When we reflect on our day, it’s often negative events that stick in our minds—the undone tasks, mistakes, or criticisms—because the human brain has a negativity bias. When I first heard this, I felt relief: Phew, it’s not just me! A negativity bias is baked into us through evolution.
I first heard the "Chant of Good Will" at a meditation retreat. Each night, a hundred of us chanted the loving-kindness phrases. The simplicity and repetition of these words allowed me to quickly take them into my heart. The practice came home with me. I sing the chant while driving, doing household chores, or setting up chairs for meditation class. And if I'm feeling frustrated or judgmental, I chant. It brings me back to love and intention.
Over 15 years, I've made huge leaps. Yet each leap contained countless small steps. The path from self-aversion to self-compassion is gradual. It's hard to pinpoint a single moment, but eventually I had appropriate tools and enough practice, and my heart shifted. When I revert to old habits, I trust there's a safe space within me: I re-connect with breath and awareness.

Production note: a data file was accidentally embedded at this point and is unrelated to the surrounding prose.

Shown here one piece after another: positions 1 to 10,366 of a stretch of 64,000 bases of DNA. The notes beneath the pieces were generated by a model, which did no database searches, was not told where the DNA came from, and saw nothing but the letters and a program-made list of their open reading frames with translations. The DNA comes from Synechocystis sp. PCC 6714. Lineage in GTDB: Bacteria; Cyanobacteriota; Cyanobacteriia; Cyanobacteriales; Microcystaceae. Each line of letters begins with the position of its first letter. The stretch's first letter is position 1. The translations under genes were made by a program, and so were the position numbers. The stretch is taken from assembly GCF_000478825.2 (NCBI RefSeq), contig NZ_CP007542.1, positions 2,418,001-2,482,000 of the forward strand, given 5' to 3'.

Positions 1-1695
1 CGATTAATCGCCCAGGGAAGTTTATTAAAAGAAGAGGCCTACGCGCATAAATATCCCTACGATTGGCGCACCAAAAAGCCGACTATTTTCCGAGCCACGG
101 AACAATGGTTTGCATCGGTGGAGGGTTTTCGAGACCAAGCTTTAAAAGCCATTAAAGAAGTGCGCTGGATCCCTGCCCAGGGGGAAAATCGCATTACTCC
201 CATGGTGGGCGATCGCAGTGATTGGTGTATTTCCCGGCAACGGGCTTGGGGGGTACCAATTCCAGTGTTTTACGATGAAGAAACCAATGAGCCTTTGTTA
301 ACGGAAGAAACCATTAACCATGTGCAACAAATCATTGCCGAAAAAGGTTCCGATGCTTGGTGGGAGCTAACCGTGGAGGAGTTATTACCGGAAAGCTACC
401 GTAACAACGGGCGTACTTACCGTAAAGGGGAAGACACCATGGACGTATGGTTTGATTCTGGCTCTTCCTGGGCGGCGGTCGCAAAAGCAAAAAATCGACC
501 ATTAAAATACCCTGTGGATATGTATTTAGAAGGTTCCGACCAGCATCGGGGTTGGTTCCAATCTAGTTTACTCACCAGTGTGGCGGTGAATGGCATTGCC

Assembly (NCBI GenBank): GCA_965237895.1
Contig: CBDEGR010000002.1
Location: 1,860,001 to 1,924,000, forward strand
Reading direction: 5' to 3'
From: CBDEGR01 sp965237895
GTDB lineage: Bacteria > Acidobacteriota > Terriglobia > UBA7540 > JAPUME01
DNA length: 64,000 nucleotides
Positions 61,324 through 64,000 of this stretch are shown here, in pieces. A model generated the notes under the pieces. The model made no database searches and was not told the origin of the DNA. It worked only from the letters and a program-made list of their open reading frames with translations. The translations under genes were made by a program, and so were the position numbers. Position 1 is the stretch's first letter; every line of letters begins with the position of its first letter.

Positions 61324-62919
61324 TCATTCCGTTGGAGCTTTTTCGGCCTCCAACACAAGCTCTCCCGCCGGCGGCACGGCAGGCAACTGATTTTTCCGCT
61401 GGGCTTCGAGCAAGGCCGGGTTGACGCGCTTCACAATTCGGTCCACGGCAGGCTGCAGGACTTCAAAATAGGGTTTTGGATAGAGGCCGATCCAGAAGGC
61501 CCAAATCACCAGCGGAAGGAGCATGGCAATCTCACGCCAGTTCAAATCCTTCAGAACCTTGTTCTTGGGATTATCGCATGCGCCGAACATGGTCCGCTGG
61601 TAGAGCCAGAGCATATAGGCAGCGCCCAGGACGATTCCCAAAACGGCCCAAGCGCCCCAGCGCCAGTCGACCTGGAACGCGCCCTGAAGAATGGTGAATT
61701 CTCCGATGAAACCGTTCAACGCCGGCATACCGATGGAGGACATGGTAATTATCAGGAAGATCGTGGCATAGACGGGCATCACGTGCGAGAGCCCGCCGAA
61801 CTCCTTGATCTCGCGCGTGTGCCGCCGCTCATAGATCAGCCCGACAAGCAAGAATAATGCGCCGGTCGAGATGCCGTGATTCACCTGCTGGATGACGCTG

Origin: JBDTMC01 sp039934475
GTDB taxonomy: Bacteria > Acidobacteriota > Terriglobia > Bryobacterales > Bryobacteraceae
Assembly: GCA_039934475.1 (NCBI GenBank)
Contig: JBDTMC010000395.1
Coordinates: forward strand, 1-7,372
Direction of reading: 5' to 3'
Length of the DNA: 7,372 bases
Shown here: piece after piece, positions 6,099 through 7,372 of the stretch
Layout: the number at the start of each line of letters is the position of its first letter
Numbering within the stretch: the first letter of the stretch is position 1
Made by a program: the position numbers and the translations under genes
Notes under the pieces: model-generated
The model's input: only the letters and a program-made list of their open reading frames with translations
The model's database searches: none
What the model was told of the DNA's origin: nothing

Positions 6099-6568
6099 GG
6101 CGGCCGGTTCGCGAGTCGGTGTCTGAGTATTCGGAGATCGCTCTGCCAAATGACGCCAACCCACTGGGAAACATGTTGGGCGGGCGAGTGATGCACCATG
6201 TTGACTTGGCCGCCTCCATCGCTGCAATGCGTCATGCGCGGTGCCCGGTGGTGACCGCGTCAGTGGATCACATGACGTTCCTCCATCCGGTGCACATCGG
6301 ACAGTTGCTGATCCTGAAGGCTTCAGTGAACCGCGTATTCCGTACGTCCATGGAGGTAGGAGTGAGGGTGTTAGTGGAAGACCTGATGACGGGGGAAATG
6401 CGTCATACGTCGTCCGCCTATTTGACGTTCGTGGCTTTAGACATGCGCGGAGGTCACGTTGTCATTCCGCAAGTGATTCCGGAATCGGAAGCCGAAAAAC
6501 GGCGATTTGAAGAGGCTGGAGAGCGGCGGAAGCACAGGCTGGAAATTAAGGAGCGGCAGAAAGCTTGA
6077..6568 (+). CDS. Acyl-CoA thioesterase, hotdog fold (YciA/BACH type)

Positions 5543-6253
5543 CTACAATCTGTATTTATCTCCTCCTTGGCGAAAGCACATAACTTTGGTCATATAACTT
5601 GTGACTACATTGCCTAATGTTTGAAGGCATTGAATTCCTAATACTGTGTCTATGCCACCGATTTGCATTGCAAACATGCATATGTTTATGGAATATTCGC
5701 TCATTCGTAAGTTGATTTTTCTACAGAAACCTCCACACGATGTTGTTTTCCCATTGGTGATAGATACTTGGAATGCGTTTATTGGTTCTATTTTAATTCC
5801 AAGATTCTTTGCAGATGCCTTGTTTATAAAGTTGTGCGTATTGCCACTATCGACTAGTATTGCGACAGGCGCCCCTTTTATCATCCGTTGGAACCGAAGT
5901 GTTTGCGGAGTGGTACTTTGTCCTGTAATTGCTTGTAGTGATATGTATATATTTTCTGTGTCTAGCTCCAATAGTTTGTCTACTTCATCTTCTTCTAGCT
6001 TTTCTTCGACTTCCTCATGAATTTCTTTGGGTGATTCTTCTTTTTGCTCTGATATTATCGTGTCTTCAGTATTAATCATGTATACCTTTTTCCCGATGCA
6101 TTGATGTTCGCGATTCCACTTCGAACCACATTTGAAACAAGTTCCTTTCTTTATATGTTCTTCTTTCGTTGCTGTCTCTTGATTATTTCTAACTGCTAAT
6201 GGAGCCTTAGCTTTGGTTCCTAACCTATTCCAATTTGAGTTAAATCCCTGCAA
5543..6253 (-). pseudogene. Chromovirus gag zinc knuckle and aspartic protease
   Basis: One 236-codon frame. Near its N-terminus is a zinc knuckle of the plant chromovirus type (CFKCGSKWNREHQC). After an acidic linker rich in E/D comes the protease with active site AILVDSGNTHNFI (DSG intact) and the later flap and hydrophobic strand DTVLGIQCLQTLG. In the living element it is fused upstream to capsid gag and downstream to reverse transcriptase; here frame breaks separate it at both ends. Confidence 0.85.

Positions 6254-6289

I'm deeply grateful for my new career: As a mindfulness teacher, I can’t escape my own crap. I’m continually called out, not by people but by awareness itself. When I prepare a class on self-compassion, I see multiple ways in which I’m harsh or judgmental, and then I choose differently: I practice forgiveness. When the topic is gratitude, I notice many ways that I protect my heart, and then I choose differently: I practice generosity.
Two months ago, I wrote a post entitled, "It's Okay to not be Okay." This seemed an important recognition both for me and the world. We needn't pretend we're okay when we're not. Be messy, real, raw, vulnerable, lonely, or sad. Be however you are. And try to meet others there, too.